2. The Free Energy Principle and Active Inference

The free energy principle is at the core of the active inference framework, as it conceptualizes the development of embodied perception as the result of minimizing a free energy objective. As we show in this section, the free energy is a function of the agent’s beliefs about the environment, representing a (variational) upper bound on surprisal from sensorial stimuli. This entails that reducing free energy additionally reduces the agent’s model surprise, restricting its existence to a limited set of craved beliefs. The free energy principle originated from the work of von Helmholtz on ‘unconscious inference’ [57], postulating that humans inevitably perform inference in order to perform perception. This implies that the human perceptual system continuously adjusts beliefs about the hidden states of the world in an unconscious way. The variational formulation of the free energy [1,58], along with the introduction of actions as part of the inference process, expanded the original free energy principle leading to the development of active inference.
In Figure 2, we illustrate the interplay between the main factors that determine the embodied perception process as described in active inference. At any time, the environment is in a certain state η , which is external to the agent and not directly observable. The agent interacts with the environment in two ways: either through (passive) sensorial perception, which is characterized by the observation of sensorial states o, or by actions, which can be cast as a set of active states a that the agent imposes on the environment. According to the free energy principle, in order to minimize free energy, the agent learns an internal model of potential states of the environment. Crucially, these internal states do not need to be isomorphic to the external ones, as their purpose is explaining sensorial states in accordance with active states, rather than replicating the exact dynamics of the environment Isomorphism, in this context, refers to considering a structure-preserving mapping of the state space. According to active inference, internal and environment states are not necessarily equal and the way the internal states are organized may even differ from agent to agent, despite having to deal with similar concepts/observations/sensory states. From a biological perspective, this finds evidence in the fact that different living systems have developed different organs/tissues along their evolutionary process [16]. The role of the internal state representation is, in fact, to provide the sufficient statistics that allow a ‘best guess’ about the causes of the agent’s observations and the selection of adaptive action policies [59].
As a consequence of minimizing free energy, the agent possesses beliefs about the process generating outcomes, but also about action policies that lead to generating those outcomes [60]. This corresponds to a probabilistic model of how sensations are caused and how states should be actively sampled to drive the environment’s generation of sensory data. Because of these assumptions, the concept of ‘reward’ in active inference is very different from rewards in RL, as rewards are not signals used to attract trajectories, but rather sensory states that the agents aims to frequently visit in order to minimize its free energy [61]. From an engineering perceptive, this difference is reflected in the fact that rewards in RL are part of the environment and, thus, each environment should provide its unique reward signal, while in active inference ‘rewards’ are intrinsic to the agent, which would pursue its preferences in any environment, developing a set of most frequently visited states.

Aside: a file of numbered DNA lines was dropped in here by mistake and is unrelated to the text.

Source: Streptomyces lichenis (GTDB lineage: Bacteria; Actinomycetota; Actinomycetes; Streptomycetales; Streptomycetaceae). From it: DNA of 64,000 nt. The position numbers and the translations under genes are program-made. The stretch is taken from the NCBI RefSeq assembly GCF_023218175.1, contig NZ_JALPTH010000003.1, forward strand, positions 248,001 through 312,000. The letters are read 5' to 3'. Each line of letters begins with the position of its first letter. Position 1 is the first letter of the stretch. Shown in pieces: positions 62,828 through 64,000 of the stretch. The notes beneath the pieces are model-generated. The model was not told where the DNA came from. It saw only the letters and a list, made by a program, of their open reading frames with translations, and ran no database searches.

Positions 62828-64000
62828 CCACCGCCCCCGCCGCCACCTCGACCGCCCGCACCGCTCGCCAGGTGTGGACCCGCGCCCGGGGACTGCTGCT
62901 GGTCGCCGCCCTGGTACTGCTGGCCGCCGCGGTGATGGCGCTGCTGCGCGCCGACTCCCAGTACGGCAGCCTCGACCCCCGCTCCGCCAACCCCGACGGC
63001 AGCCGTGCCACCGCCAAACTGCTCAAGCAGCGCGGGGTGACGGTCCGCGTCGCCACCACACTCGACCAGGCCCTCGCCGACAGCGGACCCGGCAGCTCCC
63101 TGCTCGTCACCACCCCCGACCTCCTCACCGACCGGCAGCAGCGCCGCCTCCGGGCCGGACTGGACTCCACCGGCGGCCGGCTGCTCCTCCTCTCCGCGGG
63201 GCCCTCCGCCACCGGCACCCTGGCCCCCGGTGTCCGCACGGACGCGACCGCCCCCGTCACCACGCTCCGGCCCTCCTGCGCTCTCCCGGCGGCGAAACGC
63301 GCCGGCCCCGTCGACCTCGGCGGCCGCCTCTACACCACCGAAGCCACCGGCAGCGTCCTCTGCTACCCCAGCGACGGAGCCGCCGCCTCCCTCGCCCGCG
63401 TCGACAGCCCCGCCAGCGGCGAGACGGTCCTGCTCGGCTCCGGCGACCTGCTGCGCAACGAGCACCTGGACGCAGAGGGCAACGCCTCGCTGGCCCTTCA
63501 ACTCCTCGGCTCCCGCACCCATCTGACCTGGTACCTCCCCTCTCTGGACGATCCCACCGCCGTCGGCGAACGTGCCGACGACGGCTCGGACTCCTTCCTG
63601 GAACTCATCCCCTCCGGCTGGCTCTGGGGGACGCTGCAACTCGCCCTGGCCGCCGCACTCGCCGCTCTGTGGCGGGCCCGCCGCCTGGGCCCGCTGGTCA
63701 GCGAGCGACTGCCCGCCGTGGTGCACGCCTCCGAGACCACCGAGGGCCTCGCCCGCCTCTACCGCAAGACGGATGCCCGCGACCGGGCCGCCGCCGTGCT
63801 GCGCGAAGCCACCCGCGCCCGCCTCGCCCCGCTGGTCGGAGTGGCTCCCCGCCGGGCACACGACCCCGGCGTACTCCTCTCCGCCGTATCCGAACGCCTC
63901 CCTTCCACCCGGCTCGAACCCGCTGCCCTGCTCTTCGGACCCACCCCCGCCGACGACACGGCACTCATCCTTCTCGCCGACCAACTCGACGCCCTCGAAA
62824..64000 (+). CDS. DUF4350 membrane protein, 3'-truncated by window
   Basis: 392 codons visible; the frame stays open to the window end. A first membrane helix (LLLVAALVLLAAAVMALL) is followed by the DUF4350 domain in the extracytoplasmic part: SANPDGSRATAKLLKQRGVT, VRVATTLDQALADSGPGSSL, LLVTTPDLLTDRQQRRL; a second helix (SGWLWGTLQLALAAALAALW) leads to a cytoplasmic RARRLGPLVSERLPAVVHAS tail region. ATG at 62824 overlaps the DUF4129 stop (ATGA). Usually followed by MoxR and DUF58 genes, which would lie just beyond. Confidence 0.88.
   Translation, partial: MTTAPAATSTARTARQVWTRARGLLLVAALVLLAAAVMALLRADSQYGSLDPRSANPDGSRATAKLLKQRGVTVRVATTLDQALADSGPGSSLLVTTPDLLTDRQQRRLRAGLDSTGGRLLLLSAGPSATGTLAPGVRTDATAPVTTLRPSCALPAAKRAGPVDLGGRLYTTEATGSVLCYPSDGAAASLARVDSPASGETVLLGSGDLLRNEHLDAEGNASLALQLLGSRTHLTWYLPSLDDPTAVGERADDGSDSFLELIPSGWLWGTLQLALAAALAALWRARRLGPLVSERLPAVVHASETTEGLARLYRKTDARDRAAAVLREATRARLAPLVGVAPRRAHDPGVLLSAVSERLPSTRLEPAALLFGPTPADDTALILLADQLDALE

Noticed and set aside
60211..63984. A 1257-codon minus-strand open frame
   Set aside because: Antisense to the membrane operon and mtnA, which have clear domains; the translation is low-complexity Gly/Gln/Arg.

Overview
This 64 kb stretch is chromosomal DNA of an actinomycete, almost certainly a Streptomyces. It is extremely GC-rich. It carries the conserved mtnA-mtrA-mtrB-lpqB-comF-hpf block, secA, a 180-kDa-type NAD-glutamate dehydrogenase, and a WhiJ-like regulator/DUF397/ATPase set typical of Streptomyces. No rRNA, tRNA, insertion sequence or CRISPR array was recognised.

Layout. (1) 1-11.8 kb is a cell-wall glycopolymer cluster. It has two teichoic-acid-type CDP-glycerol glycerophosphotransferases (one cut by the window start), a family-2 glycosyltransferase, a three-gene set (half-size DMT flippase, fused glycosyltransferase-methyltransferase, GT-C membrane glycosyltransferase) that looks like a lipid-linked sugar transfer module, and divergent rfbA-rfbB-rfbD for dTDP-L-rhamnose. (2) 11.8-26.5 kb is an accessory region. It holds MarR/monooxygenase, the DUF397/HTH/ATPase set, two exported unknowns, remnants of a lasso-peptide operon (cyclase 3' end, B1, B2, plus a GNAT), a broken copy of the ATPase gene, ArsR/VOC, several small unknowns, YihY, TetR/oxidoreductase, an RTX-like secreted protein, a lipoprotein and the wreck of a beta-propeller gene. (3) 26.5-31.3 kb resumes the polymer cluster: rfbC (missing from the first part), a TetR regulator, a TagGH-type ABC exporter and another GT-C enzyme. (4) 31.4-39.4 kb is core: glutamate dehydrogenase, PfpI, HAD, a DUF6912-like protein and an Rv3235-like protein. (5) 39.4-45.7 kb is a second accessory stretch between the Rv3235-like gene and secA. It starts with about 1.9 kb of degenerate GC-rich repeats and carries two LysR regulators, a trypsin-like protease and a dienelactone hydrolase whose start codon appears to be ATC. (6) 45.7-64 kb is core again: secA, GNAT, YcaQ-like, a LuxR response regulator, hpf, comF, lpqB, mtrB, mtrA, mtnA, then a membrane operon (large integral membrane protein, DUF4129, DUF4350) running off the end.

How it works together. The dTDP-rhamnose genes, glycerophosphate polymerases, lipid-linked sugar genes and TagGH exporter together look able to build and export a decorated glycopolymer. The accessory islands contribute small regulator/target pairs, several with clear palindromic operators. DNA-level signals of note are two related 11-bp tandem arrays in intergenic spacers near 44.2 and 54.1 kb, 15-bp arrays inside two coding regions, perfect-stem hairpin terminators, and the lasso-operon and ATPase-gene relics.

In the remainder of this section, we discuss how the agent’s probabilistic model for perception and action is learned by minimizing free energy, providing a mathematical synthesis. We consider the environment as a partially observable Markov decision process (POMDP), represented in Figure 3. Using subscripts to specify the discrete time steps, we indicate the observation or outcome at time t with o t . To indicate sequences that span over an undefined number of time steps, we use the superscript ∼, i.e., for outcomes o ˜ = { o 1 , o 2 , , o t } . The succession of states s ˜ = { s 1 , s 2 , , s t } is influenced by sequences of actions, or policies, that we indicate with π = a ˜ = { a 1 , a 2 , , a t } . Parameterization of the state-outcome likelihood mapping is indicated with θ . A precision parameter ζ influences action selection working as an inverse temperature over policies.
The section is divided in two parts: the first explains how the internal model is learned with respect to past experience, minimizing a variational free energy functional that explains the dynamics of the environment’s outcomes, given a sequence of actions. In the second part, we discuss the minimization of expected free energy with respect to the future, when actions are selected to reduce surprise with respect to the agent’s preferred outcomes. Importantly, our treatment refers to a discrete-time instantiation of active inference. For a discussion on continuous time, the reader may refer to [34].

2.1. Variational Free Energy

In order to minimize the negative log evidence (also known as “surprisal” or “surprise”) of observations from the external world, the agent exploits its past sensory experiences to learn a generative model of the environment using variational inference. Under the free energy principle [62,63], an upper bound on surprise is established as: